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Mississippi regulations slow charitable...

Mississippi regulations slow charitable organizations

By: Jack Salmon - June 27, 2023

Jack Salmon

One cannot help but wonder how many additional charitable success stories Mississippi could have and how many more communities could be better served if the state adopted a more favorable regulatory environment.

Mississippi donors, charities and volunteers are hard at work this year supporting the most vulnerable in our communities. Clean up and recovery efforts continue this month as charitable organizations step up to provide much-needed aid to those who lost everything when tornadoes tore through the heart of the state in March.

However, certain barriers are holding local charities back from fulfilling their missions—namely excessive regulation. A recent study found that Mississippi’s regulatory framework may be hindering charities from effectively assisting those in need. Mississippi has been ranked 47th in Philanthropy Roundtable’s 50 State Index of Charity Regulations

Unfortunately, this means, the state is among the most challenging places in the country for charitable organizations to operate, which could explain why Mississippi has fewer charities than other states with a similar economic size.

Mississippi has fewer than 67 charities per $1 billion in state GDP, which is significantly lower than the top five states with the least burdensome regulatory environment. For instance, those states have 76 charities per $1 billion in state GDP, highlighting the adverse impact of heavy regulation on charitable activity in Mississippi.

Despite regulatory hurdles, Mississippi has a vibrant and thriving charitable sector that is supported by over 350 charitable foundations and over 8,000 charities dedicated to serving communities across the state. The state’s charitable community is further bolstered by the generosity of its residents, who donate more than $1.5 billion each year to charitable causes.

For example, The Redeemer’s School in Jackson, Mississippi, is funded almost entirely by philanthropists, churches, foundations, and business leaders and provides an excellent education for disadvantaged children in a safe urban environment. With an enrollment of 139 K4 through 8th grade students, the school has grown from an enrollment of 42 students when it opened its doors in 2014.

Despite having one of the most challenging regulatory environments for charities, Mississippi’s charitable sector has achieved remarkable success. However, one cannot help but wonder how many additional charitable success stories Mississippi could have and how many more communities could be better served if the state adopted a more favorable regulatory environment.

Registration fees for charities in Mississippi are higher than all but 13 states, while annual report filing fees are higher than all but 11 states. What’s more, nonprofit organizations in the Magnolia State must apply for exemption from the state corporate income tax or else face taxes on up to 5 percent on their donations. Charities are also not exempt from state sales and use taxes.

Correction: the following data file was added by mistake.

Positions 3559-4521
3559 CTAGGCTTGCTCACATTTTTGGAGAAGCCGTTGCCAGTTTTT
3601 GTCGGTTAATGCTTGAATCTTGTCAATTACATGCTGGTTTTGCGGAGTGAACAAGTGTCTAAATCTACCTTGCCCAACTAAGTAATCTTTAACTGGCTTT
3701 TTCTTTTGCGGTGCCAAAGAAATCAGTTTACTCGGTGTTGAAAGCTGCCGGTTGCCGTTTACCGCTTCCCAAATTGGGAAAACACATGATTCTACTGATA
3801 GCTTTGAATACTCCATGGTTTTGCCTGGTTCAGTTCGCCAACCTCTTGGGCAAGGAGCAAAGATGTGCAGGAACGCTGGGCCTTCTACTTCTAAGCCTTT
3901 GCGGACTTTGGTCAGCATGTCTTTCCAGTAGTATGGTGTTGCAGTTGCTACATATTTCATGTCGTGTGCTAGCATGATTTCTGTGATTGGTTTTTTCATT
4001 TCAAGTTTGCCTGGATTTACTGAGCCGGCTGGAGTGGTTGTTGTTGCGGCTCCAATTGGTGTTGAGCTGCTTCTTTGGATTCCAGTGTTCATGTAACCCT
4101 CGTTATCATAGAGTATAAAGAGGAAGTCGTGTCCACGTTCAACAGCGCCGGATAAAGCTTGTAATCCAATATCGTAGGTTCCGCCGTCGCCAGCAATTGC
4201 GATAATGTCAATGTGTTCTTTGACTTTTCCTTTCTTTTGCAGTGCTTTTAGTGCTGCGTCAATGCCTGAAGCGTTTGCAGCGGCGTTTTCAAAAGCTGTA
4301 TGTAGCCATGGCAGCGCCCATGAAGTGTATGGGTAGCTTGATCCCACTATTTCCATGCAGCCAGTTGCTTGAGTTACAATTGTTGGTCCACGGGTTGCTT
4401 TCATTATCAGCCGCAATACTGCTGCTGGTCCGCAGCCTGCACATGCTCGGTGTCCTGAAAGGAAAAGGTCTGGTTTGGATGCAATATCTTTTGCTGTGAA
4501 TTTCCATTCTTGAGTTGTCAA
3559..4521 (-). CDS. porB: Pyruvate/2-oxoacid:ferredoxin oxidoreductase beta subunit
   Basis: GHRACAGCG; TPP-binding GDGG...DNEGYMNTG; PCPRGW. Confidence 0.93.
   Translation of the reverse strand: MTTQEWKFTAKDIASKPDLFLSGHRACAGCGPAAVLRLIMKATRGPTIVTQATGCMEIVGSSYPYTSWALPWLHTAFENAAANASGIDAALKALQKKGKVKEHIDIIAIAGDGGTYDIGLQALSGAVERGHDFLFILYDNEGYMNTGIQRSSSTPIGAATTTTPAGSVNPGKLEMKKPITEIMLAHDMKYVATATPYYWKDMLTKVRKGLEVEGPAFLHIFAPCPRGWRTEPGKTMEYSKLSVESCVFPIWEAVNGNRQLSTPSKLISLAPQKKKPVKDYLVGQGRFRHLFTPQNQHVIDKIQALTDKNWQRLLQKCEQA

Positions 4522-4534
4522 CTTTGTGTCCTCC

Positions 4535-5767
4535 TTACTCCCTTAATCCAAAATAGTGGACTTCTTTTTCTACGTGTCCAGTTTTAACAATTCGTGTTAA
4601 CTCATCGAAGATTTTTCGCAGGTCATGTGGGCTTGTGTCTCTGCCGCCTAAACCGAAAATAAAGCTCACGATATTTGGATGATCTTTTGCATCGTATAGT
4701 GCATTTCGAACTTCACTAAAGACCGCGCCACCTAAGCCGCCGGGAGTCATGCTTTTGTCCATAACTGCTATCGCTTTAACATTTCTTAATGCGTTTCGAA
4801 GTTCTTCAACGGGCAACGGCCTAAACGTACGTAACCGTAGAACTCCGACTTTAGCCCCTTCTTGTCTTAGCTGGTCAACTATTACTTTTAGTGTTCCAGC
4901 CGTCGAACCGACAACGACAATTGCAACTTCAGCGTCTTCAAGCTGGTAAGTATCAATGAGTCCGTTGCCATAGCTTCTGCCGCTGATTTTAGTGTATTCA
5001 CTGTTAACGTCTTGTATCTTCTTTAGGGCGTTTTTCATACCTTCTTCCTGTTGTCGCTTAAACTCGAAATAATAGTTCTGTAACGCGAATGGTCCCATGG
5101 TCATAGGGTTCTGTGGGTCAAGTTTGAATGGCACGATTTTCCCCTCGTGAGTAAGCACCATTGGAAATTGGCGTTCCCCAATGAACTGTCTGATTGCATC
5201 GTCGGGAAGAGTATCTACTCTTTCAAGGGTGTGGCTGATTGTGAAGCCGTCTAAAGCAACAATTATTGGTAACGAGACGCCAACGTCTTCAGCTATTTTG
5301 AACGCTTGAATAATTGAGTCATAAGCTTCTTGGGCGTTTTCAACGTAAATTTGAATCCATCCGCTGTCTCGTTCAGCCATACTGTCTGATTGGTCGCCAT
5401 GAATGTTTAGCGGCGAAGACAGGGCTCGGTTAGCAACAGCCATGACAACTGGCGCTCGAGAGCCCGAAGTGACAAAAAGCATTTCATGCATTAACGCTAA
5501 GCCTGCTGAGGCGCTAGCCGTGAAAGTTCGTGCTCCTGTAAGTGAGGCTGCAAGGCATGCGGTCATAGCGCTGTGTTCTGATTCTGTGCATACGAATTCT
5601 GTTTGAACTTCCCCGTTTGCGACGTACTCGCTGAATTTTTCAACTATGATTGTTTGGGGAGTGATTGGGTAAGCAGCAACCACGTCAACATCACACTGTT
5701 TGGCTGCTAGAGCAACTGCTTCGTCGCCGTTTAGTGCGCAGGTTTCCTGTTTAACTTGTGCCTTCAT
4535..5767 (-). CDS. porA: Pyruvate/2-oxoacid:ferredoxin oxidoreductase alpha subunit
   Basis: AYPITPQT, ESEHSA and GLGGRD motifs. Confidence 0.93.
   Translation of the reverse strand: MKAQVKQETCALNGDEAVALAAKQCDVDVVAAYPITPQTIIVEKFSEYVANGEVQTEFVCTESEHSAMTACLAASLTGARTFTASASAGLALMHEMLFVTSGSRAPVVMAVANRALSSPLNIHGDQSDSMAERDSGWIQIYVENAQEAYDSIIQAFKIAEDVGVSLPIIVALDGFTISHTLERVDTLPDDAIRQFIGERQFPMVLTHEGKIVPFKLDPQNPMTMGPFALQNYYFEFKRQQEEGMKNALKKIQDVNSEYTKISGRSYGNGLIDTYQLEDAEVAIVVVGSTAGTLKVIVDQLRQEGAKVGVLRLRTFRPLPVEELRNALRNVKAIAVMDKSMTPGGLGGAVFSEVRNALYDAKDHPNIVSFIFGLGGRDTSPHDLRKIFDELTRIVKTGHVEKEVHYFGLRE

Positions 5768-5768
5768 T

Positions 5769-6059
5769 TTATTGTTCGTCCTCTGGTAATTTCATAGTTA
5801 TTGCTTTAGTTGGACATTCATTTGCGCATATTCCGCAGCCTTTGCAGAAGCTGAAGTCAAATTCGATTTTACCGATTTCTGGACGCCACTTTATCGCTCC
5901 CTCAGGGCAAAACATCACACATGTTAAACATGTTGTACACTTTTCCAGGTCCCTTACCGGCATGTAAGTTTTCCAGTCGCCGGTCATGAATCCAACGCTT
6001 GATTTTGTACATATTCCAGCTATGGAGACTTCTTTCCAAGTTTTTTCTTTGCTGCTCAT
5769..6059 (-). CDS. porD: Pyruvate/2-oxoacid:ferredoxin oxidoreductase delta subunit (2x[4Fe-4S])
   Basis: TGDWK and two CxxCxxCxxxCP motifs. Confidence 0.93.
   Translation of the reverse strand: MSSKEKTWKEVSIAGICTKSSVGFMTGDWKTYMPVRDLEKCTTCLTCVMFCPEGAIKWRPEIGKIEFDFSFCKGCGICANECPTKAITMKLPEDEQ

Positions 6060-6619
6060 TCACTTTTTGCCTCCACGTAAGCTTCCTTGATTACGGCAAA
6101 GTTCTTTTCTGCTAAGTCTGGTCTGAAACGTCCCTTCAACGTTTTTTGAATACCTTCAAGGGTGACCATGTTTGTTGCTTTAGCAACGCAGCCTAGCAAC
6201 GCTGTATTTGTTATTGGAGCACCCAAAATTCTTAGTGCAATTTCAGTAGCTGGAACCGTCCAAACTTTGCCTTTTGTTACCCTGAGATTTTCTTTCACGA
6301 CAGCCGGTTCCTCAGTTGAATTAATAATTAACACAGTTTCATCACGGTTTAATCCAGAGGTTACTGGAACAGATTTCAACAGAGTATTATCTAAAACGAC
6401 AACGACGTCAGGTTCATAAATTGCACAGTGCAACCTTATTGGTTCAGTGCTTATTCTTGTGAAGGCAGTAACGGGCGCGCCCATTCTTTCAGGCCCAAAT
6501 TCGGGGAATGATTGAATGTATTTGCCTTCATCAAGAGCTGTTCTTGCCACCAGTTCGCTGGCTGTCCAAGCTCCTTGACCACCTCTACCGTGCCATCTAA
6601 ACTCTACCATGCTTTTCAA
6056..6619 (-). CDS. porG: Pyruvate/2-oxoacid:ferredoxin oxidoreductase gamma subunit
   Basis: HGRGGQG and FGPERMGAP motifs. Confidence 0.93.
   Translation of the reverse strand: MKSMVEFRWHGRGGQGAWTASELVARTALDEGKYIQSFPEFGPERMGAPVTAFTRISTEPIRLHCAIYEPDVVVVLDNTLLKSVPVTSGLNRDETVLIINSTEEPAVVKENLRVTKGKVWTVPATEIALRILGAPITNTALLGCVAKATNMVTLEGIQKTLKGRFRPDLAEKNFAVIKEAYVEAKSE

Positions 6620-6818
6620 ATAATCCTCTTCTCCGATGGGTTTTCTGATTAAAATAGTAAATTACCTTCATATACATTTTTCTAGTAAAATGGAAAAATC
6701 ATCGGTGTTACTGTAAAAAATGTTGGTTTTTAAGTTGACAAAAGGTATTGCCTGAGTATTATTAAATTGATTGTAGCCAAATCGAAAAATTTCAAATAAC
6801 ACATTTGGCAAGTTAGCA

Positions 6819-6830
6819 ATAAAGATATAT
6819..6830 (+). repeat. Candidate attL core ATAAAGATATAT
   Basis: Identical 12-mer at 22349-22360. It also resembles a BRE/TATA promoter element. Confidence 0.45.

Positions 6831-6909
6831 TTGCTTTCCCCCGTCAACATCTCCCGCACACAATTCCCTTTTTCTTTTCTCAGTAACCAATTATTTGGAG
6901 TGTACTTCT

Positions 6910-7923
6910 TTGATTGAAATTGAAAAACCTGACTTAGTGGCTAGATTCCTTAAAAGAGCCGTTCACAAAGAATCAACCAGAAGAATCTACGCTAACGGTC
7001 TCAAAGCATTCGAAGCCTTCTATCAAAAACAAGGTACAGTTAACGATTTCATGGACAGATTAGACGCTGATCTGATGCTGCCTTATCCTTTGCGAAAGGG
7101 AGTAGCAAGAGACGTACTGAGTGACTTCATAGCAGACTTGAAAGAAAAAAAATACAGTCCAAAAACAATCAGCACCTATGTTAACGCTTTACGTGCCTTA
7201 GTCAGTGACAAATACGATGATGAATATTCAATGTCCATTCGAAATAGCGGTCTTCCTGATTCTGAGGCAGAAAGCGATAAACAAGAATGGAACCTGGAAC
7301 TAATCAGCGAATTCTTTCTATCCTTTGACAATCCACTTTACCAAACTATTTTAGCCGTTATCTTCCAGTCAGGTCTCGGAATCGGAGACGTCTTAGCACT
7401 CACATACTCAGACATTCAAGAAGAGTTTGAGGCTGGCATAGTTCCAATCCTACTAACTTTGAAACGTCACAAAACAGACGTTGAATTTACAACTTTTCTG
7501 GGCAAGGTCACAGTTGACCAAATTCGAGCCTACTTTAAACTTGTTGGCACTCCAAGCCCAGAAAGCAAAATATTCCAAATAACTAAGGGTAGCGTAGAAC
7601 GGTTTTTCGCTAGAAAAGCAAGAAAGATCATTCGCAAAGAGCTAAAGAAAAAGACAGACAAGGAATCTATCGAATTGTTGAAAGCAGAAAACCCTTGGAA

In addition to high start-up costs and fees, charities in Mississippi are subject to some of the most stringent solicitation fees and regulations. Mississippi boasts the 5th highest solicitation registration fee at $250 and charities are required to give notice before a solicitation campaign, register by fundraising counsel, and file reports on commercial fundraisers and contracts between charities and commercial fundraisers.

Mississippi’s policymakers must take a closer look at the onerous regulatory burdens placed on charitable organizations operating in the state. Instead of imposing even more red tape on charities, lawmakers should learn from the experiences of states that have adopted a more favorable regulatory environment for charities. This will enable the state to create a regulatory framework that is both effective in safeguarding the public interest and supportive of the vital work being carried out by charitable organizations.

To prevent worsening the regulatory burden placed on charities and foundations in Mississippi, policymakers should consider requiring legislative approval for any new regulatory requirements that may increase costs for these organizations. Three of Mississippi’s neighboring states have already passed such legislation, including Arkansas, Louisiana and Tennessee.

By taking this approach, Mississippi can create a more transparent and accountable regulatory process that balances the need to protect the public interest with the imperative to support the growth and development of the charitable sector.

About the Author(s)
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Jack Salmon

Jack Salmon is the director of Policy Research at Philanthropy Roundtable. Prior to joining the Roundtable, Jack served as program manager and researcher at the Mercatus Center at George Mason University, where he oversaw policy relating to budgets, taxation, institutions and economic growth. His research and commentary have been featured in a variety of outlets, including The Hill, Business Insider, RealClearPolicy and National Review. In Jack’s current role, he supports the Policy and Government Affairs team with research, commentary and analysis on issues facing the charitable sector and philanthropic freedom. Originally from the U.K., Jack graduated from King’s College London in 2015 with a Master of Arts in political economy.